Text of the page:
The NISCSS’ ties with the Chinese government (as a 國家級, or “national institute,” it is attached to the Hainan Provincial Government and works under the policy guidance of the Foreign Ministry of the People’s Republic of China and the State Oceanic Administration) also makes the trio’s role highly problematic: Taiwanese public servants are now simultaneously serving the interests of the Chinese government (we have since been informed that the positions are honorary only and do not involve renumeration). [1] Wu Shicun (吳士存), president of the NISCSS, is a delegate to the Hainan legislature and a former director-general of the Foreign Affairs Office of Hainan Province.

At this point there is absolutely no reason to suspect that Song, Liu and Gau were disloyal or that they have engaged in activities that were detrimental to Taiwan’s national security (full disclosure: the author knows Song and Liu personally and has contributed to a publication headed by Liu). Nevertheless, the controversy highlights the challenges that Taiwan faces in dealing with China’s ambitions and the many pitfalls that are associated with close cooperation between academics from both sides of the Taiwan Strait.

Besides potentially compromising the integrity of Taiwanese academics, exchanges of this nature can be exploited by Chinese officials as a propaganda tool to create the illusion that Taiwan and China are joining forces to defend shared territory and interests under “one China.” In line with psychological warfare theory, cooperation with the enemy on matters of national security can also serve to undermine confidence in Taiwan’s determination to defend itself. Lastly, there is a risk that in some cases Taiwanese academics could become conduits, conscious or not, for intelligence gathering by the Chinese espionage apparatus.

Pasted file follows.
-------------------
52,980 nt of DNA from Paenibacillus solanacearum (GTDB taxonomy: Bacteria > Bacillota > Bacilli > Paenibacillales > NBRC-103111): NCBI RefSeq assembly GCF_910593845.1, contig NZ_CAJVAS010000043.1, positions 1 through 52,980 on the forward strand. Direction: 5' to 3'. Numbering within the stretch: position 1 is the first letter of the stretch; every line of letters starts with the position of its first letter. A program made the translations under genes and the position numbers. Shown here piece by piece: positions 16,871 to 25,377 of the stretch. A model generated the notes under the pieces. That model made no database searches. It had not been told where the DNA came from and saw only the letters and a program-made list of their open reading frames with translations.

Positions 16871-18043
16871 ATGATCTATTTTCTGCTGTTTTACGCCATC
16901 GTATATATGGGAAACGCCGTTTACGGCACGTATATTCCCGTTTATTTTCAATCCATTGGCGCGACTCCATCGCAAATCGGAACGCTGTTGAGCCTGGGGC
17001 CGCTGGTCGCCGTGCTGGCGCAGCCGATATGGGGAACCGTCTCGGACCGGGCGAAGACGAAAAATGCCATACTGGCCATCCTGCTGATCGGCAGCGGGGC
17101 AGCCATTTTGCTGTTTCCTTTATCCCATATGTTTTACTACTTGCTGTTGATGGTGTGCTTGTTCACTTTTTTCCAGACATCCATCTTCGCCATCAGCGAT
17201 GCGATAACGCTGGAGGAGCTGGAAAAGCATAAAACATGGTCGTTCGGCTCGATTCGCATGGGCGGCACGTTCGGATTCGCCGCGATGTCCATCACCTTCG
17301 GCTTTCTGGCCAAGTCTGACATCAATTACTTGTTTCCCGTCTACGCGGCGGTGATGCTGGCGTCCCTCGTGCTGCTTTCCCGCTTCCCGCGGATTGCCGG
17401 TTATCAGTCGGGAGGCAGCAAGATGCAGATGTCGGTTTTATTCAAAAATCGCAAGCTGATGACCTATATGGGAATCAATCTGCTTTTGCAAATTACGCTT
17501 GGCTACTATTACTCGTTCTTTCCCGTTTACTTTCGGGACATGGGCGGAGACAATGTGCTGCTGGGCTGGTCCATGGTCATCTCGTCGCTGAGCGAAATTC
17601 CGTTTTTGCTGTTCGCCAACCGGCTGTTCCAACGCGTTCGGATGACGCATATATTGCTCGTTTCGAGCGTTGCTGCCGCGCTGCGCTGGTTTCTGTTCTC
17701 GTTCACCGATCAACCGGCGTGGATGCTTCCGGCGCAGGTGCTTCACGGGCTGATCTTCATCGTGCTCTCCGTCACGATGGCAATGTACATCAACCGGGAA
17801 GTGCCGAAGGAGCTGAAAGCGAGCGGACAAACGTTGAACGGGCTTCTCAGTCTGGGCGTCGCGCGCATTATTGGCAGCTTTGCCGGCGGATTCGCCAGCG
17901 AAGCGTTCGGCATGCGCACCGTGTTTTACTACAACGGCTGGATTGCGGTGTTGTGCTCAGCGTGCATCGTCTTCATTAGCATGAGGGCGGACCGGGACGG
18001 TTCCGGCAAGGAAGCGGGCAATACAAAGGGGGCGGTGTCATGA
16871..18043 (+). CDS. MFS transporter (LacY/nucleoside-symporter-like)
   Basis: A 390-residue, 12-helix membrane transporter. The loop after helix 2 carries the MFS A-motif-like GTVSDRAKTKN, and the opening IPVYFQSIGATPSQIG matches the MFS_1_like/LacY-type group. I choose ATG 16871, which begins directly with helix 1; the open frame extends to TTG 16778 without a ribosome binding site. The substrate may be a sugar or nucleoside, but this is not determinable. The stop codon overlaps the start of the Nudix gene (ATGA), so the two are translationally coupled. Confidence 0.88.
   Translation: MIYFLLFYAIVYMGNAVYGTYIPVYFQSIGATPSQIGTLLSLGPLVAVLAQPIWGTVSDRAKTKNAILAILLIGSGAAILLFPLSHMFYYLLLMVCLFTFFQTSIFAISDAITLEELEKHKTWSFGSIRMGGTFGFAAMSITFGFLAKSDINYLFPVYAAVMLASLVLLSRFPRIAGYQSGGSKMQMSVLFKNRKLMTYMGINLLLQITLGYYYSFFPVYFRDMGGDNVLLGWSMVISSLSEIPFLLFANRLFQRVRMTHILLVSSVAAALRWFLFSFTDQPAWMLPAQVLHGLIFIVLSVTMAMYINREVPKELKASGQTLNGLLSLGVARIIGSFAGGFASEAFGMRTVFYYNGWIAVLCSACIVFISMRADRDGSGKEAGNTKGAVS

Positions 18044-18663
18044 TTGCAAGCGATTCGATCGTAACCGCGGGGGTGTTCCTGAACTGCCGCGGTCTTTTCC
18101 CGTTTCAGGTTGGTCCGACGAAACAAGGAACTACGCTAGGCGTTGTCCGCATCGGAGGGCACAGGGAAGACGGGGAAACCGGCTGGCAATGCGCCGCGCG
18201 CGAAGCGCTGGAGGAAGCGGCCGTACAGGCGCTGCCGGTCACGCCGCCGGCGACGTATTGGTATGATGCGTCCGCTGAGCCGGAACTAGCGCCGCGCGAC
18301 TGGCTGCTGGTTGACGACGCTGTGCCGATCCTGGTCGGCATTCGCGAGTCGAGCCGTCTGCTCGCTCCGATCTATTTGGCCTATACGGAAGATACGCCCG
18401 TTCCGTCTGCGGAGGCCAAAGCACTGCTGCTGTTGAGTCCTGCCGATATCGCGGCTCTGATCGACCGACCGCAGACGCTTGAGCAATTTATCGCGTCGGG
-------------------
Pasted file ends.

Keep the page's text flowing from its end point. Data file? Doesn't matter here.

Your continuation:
Unless clear rules are established to regulate such exchanges (no longer considering such academics public servants would be an option), other conflicts of interest, which under some circumstances could seriously damage Taiwan’s national security, will likely occur. Above all, this is a wake-up call for Taiwan, which needs to provide a challenging environment conducive to career progression if it wants to keep its top academics from going elsewhere.

This article was updated on May 30.

1. 兩岸人民關係條例33條 prohibits Taiwanese citizens from taking up jobs/positions in Chinese government institutions.

J. Michael Cole is editor in chief of Thinking Taiwan, a senior non-resident fellow at the China Policy Institute, University of Nottingham, and an Associate researcher at the French Center for Research on Contemporary China (CEFC) in Taipei.